Sunday, April 9, 2006

Bush and the Valerie Plame case

Via Tom Engelhardt's TomDispatch site, Jason Leopold at is reporting that Patrick Fitzgerald's case in the Valerie Plame Wilson outing is about to place Bush in a tougher position:  Bush at Center of Intelligence Leak 04/06/06.  He writes:

Attorneys and current and former White House officials close to the investigation into the leak of covert CIA operative Valerie Plame Wilson said Thursday that President Bush gave Vice President Dick Cheney the authorization in mid-June 2003 to disclose a portion of the highly sensitive National Intelligence Estimate to Washington Post reporter Bob Woodward and former New York Times reporter Judith Miller.

These current and former White House officials are among the 36 witnesses who have testified before a grand jury and have been cooperating with the special counsel's probe since its inception.

The officials, some of whom are attorneys close to the case, added that more than two dozen emails that the vice president's office said it recently discovered and handed over to leak investigators in February show that President Bush was kept up to date about the circumstances surrounding the effort to discredit former Ambassador Joseph Wilson.

The sources indicated that the leak probe is now winding down, and that soon, new information will emerge from the special counsel's office that will prove President Bush had prior knowledge of the White House campaign to discredit Plame Wilson's husband, former Ambassador Joseph Wilson, who accused the administration of "twisting" intelligence on the Iraqi threat in order to win public support for the war.

The new information that surfaced late Wednesday places President Bush at the center of the probe for the first time since the investigation into the leak began more than two years ago and raises new questions as to whether Bush knew in advance the lengths to which senior White House officials went to discredit Wilson.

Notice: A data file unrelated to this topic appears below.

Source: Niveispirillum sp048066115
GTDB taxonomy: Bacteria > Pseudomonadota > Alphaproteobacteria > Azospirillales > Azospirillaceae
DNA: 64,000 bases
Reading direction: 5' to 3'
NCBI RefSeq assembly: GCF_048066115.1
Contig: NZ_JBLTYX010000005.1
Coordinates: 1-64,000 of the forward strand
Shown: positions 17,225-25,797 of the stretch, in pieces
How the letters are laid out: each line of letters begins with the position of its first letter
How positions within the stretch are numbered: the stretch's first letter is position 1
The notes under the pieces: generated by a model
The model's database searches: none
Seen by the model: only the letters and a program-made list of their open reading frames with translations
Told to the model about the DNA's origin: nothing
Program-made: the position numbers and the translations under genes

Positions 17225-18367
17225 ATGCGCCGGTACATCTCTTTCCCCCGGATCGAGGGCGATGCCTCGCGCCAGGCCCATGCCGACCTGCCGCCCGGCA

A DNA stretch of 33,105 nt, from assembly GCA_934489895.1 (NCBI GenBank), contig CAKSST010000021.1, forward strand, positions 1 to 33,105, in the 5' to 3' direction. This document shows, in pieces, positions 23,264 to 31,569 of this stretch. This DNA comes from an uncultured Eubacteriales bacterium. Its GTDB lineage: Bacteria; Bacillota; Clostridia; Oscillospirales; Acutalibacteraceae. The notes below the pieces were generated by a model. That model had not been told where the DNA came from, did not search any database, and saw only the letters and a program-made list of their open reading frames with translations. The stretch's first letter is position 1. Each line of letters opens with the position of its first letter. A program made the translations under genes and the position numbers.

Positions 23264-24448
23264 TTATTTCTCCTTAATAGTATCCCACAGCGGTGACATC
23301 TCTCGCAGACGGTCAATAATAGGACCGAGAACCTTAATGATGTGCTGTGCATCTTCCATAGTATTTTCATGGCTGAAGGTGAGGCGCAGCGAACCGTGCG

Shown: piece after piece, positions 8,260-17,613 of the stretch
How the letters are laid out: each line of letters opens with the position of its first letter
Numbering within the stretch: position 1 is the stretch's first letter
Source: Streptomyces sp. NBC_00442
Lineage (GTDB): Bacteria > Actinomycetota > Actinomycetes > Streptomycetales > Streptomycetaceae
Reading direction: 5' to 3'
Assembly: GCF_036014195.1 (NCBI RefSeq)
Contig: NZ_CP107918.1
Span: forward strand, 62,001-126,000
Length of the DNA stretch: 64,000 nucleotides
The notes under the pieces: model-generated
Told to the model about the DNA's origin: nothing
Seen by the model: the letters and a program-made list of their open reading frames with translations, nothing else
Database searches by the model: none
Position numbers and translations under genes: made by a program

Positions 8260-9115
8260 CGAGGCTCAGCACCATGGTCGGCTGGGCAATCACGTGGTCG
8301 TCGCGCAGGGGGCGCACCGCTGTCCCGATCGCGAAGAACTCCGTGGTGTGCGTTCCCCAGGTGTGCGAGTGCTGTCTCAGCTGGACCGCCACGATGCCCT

This gives new immediacy to this article by John Dean:  The Serious Implications Of President Bush's Hiring A Personal Outside Counsel For The Valerie Plame Investigation 06/04/06.  He wrote then:

It is possible that Bush is consulting Sharp [his attorney] only out of an excess of caution - despite the fact that he knows nothing of the leak, or of any possible coverup of the leak. But that's not likely.

On this subject, I spoke with an experienced former federal prosecutor who works in <?XML:NAMESPACE PREFIX = ST1 />Washington, specializing in white collar criminal defense (but who does not know Sharp). That attorney told me that he is baffled by Bush's move - unless Bush has knowledge of the leak. "It would not seem that the President needs to consult personal counsel, thereby preserving the attorney-client privilege, if he has no knowledge about the leak," he told me.

What advice might Bush get from a private defense counsel? The lawyer I consulted opined that, "If he does have knowledge about the leak and does not plan to disclose it, the only good legaladvice would be to take the Fifth, rather than lie. The political fallout is a separate issue."

I raised the issue of whether the President might be able to invoke executive privilege as to this information. But the attorney I consulted - who is well versed in this area of law - opined that "Neither 'outing' Plame, nor covering for the perpetrators would seem to fall within the scope of any executive privilege that I am aware of."

That may not stop Bush from trying to invoke executive privilege, however - or at least from talking to his attorney about the option. As I have discussed in one of my prior columns, Vice President Dick Cheney has tried to avoid invoking it in implausible circumstances - in the case that is now before the U.S .Supreme Court. Rather he claims he is beyond the need for the privilege, and simply cannot be sued.

Suffice it to say that whatever the meaning of Bush's decision to talk with private counsel about the Valerie Plame leak, the matter has taken a more ominous turn with Bush's action. It has only become more portentous because now Dick Cheney has also hired a lawyer for himself, suggesting both men may have known more than they let on. Clearly, the investigation is heading toward a culmination of some sort. And it should be interesting.  (my emphasis)

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